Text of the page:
Bringing photography to the revolution

Senior media studies major Hannah Loftus has been hosting raffles and sales of her film photography to raise money for nonprofits, which prior to a few months ago, was just a hobby. PHOTO BY ISABEL RONQUILLO

Faith Quigley 

Contributing Writer

“Bring your hobbies to the revolution,” read the social media post that inspired Hannah Loftus, a senior media studies major and fine arts minor, to combine her passion for photography with her desire to enact social change. 

Throughout the summer, Loftus developed and sold copies of her favorite prints on her social media accounts, mainly Instagram. By the end of July, she had sold more than 100 photos and raised $1,115 for the Black Arts Future Fund, an organization that, according to their website, works to “amplify and strengthen the future of Black art” by providing grants to nonprofit organizations that share in this mission. “I wanted to help people and to help art. As an artist myself, this organization made sense for me,” Loftus said. 

Since her first sale, Loftus has also been hosting weekly print raffles on her Instagram page. Many of her followers (she currently has 782) purchase tickets, $3 each, that put them in the running to win one of two 8-by-10-inch prints she selects for that week. The money raised from the tickets for each print goes toward the organizations of Loftus’ choosing. For the week of Oct. 10, those two organizations were the Forestry and Fire Recruitment Program (FFRP), which provides free education and wildfire-fighting training resources to formerly incarcerated preople through California’s Conservation Camps, and the Black Trans Femmes in the Arts Project (BFTA), which aims to foster community between Black transgender women and non-binary femmes in the arts. 

Sophia Yau-Weeks, a student at the University of California, Berkeley, purchased prints from Loftus over the summer. “Hannah and I met through a mutual friend, but bonded in supporting each other’s art over the past several months with all our proceeds going towards BIPOC (Black, Indigenous and People of Color) orgs,” Yau-Weeks, who also raises money for mutual aid organizations through selling her own art, said. “I think it’s an accessible and creative form of activism that many people can partake in,” she said.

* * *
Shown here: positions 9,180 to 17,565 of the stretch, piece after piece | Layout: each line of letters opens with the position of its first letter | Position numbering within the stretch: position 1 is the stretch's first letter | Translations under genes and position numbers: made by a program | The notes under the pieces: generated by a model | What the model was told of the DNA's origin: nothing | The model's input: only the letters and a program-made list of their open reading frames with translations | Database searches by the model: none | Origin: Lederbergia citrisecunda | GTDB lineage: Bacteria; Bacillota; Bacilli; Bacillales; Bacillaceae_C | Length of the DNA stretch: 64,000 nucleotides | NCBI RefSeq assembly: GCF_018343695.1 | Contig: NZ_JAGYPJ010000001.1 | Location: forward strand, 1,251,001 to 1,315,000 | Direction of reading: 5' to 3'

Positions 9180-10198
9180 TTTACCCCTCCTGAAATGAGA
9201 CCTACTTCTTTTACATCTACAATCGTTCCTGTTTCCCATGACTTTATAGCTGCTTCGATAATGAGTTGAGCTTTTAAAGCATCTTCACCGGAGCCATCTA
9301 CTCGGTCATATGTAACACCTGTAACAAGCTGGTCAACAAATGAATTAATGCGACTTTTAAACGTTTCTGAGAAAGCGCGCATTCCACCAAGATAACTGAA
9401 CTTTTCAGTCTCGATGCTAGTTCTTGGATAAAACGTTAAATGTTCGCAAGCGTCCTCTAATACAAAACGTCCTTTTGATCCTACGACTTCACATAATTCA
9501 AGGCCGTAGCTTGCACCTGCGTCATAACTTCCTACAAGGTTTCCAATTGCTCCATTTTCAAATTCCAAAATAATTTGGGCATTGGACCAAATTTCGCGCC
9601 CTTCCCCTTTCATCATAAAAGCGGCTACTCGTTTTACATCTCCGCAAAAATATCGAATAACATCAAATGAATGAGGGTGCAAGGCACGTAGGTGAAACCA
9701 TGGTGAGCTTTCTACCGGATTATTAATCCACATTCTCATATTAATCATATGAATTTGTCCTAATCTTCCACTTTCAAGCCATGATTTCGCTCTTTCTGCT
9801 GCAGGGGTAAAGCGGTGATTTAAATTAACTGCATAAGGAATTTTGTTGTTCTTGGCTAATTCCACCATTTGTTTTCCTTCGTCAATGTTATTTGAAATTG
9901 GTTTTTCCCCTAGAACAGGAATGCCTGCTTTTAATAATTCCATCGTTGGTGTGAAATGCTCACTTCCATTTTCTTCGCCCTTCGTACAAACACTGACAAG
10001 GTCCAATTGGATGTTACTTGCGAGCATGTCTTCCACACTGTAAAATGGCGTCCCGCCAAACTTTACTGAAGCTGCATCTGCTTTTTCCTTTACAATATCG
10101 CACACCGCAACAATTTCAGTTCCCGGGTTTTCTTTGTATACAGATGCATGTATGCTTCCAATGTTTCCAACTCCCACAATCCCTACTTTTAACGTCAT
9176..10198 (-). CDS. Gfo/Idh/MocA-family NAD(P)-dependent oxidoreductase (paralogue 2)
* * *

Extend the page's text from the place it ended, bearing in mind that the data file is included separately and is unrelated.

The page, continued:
“Just liking posts on Instagram or signing petitions can only go so far,” Loftus said. Through finding other activist’s or artist’s accounts, she became more interested in grassroots activism and the use of crowdfunding to raise money. Loftus spoke on how being a part of these communities online was what allowed her to generate all of these new ideas, and helped her find all of the organizations that she was able to donate to. 

Loftus experienced additional vulnerability that came from sharing her work. “Initially it was shocking to see people wanting to purchase a picture that I took,”  Loftus said, “But nothing that you make can be recreated, no one else can make what I make.” She felt proud seeing her prints and the causes she supports displayed in people’s rooms and being shared on social media. She explained that even the physicality of being able to share a photo, a moment, with someone is a unique and special experience. 

Looking to the future, Loftus plans to continue the raffles and raise money for grassroots organizations and hopes to be able to shift her focus to helping other artists. “I want to make sure I’m not just giving money to companies, and put my efforts towards actually helping people eat,” she said. She said she believes that this experience has helped give her art purpose, and inspired her to continue to pursue her dreams of a career in art and media. You can find her on Instagram @electricgrandmaa and at

Disclosure: The writer of this story participated in the raffle mentioned in the story.


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